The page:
What we made too big a deal about, and what we glossed over

Spring training is over. The Nationals packed their bags after Sunday’s 2-2 tie against the Marlins and took their charter flight home to D.C. as the somewhat-proud owners of a 12-12-3 record in Grapefruit League play. (Hey, after going 4-11 last year en route to 55-107 in the regular season, any hint of success is ready to be proud.)

There’s one more exhibition to play Tuesday afternoon against the Yankees at Nationals Park. Then the Braves arrive for Thursday’s 2023 season opener, and we’re off and running.

We touched on a whole lot of topics over the last six weeks, some more frequently than others. So consider this something of an exercise in course correction. Too often we pay too much attention to something in spring training that doesn’t matter much in the regular season. And conversely, too often we ignore a subject that absolutely proves significant over the ensuing six months.

So as everyone gets settled in to their homes and apartments and looks ahead to Opening Day, let’s run through some topics we perhaps made too big a deal out of this spring, and some others we might have glossed over …

The primary topic of spring training, for better or worse, is always going to be starting pitching. Those are the guys who need the most work to get ready for the season. They’re the ones who are going to draw the most attention. And after the Nationals rotation went a horrific 30-86 with a 5.97 ERA last season, this revamped unit was always going to be the center of attention this spring. In the end, these guys will probably be fine. Yes, Cade Cavalli’s Tommy John surgery was a huge blow. But Josiah Gray looked great this spring, MacKenzie Gore flashed his ability to dominate, Patrick Corbin looked serviceable and Trevor Williams looked like a nice addition. This isn’t going to morph into anything close to a club strength, but it really shouldn’t be a disaster this year like it was last year.

Nationals relievers were an actual strength last season, finishing with a 3.84 ERA that ranked sixth in the National League and 1.282 WHIP that ranked seventh. And with everyone of consequence back, everyone just assumes it will be a strength again, right? Well, maybe not. Relievers are so fickle year to year, it’s always hard to know what you’re going to get. Can Kyle Finnegan be a consistent late-inning weapon? Was Carl Edwards Jr.’s bounce back 2022 a fluke? Is there any chance Hunter Harvey can stay healthy an entire year? There’s still no proven lefty in the group, and we don’t know when Sean Doolittle will be healthy (or if he’ll be effective). Maybe the Nats bullpen continues to be a strength. But it’s not wrong to worry it could flip the other way.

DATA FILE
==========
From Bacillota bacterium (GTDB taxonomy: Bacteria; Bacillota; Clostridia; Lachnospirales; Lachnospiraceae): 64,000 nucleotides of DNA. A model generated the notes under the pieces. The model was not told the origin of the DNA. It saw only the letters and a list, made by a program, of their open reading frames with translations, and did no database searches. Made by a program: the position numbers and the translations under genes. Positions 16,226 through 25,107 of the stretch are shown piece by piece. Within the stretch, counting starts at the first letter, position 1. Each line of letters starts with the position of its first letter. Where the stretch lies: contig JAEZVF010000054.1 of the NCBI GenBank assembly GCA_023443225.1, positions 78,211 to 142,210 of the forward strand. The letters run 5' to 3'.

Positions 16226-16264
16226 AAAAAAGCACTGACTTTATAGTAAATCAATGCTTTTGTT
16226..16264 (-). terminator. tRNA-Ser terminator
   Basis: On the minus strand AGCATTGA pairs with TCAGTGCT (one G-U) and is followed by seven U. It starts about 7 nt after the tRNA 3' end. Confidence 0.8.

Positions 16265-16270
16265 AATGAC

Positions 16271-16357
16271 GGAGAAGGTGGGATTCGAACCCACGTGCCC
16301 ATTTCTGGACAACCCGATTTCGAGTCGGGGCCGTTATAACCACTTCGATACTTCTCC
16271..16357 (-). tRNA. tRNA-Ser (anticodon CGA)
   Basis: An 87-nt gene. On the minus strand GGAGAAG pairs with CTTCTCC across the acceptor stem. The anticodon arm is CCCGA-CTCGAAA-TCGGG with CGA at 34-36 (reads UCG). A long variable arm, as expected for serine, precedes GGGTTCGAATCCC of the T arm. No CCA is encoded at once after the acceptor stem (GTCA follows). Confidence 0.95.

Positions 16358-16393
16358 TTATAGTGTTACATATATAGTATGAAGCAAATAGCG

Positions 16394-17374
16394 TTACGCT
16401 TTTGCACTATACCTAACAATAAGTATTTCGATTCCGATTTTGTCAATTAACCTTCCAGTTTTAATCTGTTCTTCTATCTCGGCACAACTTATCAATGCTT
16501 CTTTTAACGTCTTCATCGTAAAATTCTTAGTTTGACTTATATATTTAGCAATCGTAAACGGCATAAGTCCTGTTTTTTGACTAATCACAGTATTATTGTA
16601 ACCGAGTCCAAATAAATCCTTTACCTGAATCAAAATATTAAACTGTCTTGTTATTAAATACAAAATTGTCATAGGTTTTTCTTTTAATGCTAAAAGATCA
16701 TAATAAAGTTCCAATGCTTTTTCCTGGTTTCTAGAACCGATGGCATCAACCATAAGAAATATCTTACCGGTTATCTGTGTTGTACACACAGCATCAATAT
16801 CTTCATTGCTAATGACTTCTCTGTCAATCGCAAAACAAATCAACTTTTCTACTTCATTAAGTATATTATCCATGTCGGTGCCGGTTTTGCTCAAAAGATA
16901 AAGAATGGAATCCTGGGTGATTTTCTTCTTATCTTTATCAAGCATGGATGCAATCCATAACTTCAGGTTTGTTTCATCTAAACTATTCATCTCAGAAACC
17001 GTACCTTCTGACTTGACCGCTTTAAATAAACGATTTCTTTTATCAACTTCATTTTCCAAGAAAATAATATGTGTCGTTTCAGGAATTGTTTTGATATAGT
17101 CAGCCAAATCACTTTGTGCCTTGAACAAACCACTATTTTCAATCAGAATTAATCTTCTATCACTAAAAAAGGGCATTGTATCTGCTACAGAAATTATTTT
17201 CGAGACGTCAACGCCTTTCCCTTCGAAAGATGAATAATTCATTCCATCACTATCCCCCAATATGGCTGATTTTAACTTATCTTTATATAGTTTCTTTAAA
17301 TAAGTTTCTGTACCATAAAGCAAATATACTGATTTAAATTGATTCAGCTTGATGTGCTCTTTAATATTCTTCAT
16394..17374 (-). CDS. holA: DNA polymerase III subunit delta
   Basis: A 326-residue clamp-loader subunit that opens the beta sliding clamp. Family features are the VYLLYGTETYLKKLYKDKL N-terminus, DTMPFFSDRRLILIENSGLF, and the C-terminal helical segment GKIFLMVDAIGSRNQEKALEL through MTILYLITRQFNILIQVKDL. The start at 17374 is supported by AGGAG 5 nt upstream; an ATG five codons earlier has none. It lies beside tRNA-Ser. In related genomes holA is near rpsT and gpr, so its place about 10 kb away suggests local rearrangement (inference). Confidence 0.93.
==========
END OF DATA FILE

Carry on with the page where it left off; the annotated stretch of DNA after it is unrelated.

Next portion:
Given there were no starting jobs up for grabs, and most of the bench was already set as well, the only real competition among position players this spring was for the last job. And it went right down to the wire, with Michael Chavis outlasting Matt Adams and Jeter Downs … for now. (There’s still a chance the Nationals could pick up someone else who was dropped by another club.) Thing is, it doesn’t really matter that much who holds this role. Whoever it is, he’s not going to play much. Davey Martinez isn’t going to be sitting his regulars all that much, and there aren’t going to be many pinch-hitting or pinch-running opportunities. For all the anguish over this camp battle, its actual impact on the team was probably minimal.

Look, it’s impossible not to look at what Meneses did for two months last year, then for two weeks in the World Baseball Classic and not be supremely impressed. The 30-year-old very much looked like the real deal. But to be honest, he didn’t look good at all in actual Grapefruit League play, finishing 7-for-37 with one double and two RBIs. Now, maybe Joey just performs better on the bigger stage, when the stakes are higher. That would be great if it proves true. But we do have to remind ourselves he’s still incredibly unproven. It wouldn’t be shocking if he ends up having an All-Star season, but it also wouldn’t be shocking if he ends up flopping altogether.

It was the No. 1 story of the spring across Florida and Arizona, impossible to ignore. It’s a fundamental change to a sport that hasn’t changed all that much in more than a century. But are we really going to be talking about it all season long? Yes, game times will be much shorter, with 2 1/2 hours perhaps the new standard instead of 3 hours. But while the first week or two of April will see its share of clock violations and controversy, the guess here is that players will adapt quickly. And that for the rest of the season, we’ll barely even notice the clock, aside from the realization games are regularly ending before 9:45 p.m. 

You always expect pitchers to be ahead of hitters in spring training, but in this case it continued all the way through the end of March. The Nationals scored an average of only 3.8 runs per game down here; only the Marlins ranked lower. As was the case last season, they did a good job of making contact and hit for a decent batting average, but their .368 slugging percentage also ranked 29th out of 30 clubs. On paper, this doesn’t look like a potent lineup, certainly not in the power department. Maybe the season won’t play out that way, but it’s clearly cause for concern.

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